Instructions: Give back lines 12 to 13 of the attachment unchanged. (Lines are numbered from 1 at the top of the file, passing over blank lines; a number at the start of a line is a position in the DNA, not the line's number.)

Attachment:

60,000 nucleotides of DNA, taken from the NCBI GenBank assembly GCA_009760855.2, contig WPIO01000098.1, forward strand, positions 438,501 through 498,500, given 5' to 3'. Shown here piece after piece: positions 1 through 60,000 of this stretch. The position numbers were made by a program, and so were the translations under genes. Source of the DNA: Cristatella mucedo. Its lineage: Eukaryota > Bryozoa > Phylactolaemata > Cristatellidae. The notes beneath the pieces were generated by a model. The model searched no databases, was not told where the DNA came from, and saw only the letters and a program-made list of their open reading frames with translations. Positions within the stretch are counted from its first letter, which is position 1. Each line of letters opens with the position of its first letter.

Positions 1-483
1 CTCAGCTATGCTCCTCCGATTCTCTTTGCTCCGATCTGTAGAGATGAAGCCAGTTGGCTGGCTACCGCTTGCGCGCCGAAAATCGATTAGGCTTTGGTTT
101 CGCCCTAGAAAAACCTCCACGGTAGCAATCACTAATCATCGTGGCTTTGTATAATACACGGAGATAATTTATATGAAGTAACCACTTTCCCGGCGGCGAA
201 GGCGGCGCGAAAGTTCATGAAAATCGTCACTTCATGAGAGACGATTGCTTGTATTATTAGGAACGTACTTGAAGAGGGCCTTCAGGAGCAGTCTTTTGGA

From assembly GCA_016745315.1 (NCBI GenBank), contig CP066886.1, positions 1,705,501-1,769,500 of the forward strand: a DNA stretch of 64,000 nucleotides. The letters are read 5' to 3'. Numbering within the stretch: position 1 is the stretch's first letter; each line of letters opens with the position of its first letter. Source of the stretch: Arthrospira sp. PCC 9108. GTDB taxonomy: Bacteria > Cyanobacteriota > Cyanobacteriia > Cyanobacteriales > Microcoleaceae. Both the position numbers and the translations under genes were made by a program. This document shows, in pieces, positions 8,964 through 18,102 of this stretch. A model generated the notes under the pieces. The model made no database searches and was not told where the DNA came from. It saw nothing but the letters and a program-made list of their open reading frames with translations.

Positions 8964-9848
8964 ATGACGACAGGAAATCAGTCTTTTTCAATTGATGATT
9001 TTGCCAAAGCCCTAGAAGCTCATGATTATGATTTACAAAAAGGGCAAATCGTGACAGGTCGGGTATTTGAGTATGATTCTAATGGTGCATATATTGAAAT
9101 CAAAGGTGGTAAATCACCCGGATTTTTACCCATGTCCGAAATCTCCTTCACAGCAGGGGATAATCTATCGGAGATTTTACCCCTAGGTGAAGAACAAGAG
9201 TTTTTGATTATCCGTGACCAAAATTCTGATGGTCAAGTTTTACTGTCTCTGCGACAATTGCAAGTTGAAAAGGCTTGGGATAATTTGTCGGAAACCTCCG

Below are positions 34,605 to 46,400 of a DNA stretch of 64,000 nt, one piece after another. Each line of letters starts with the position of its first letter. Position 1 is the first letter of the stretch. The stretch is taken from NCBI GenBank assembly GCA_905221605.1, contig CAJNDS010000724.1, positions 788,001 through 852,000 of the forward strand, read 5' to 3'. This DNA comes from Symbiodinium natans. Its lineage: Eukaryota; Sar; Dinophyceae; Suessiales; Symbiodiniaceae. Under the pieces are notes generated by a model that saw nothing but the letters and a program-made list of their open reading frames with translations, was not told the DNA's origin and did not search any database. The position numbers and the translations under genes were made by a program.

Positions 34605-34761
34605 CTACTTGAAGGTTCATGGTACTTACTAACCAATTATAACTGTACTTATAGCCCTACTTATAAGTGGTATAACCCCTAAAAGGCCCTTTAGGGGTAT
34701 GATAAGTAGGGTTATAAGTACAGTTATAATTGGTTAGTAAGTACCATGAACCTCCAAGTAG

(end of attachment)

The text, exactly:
Below are positions 34,605 to 46,400 of a DNA stretch of 64,000 nt, one piece after another. Each line of letters starts with the position of its first letter. Position 1 is the first letter of the stretch. The stretch is taken from NCBI GenBank assembly GCA_905221605.1, contig CAJNDS010000724.1, positions 788,001 through 852,000 of the forward strand, read 5' to 3'. This DNA comes from Symbiodinium natans. Its lineage: Eukaryota; Sar; Dinophyceae; Suessiales; Symbiodiniaceae. Under the pieces are notes generated by a model that saw nothing but the letters and a program-made list of their open reading frames with translations, was not told the DNA's origin and did not search any database. The position numbers and the translations under genes were made by a program.

Positions 34605-34761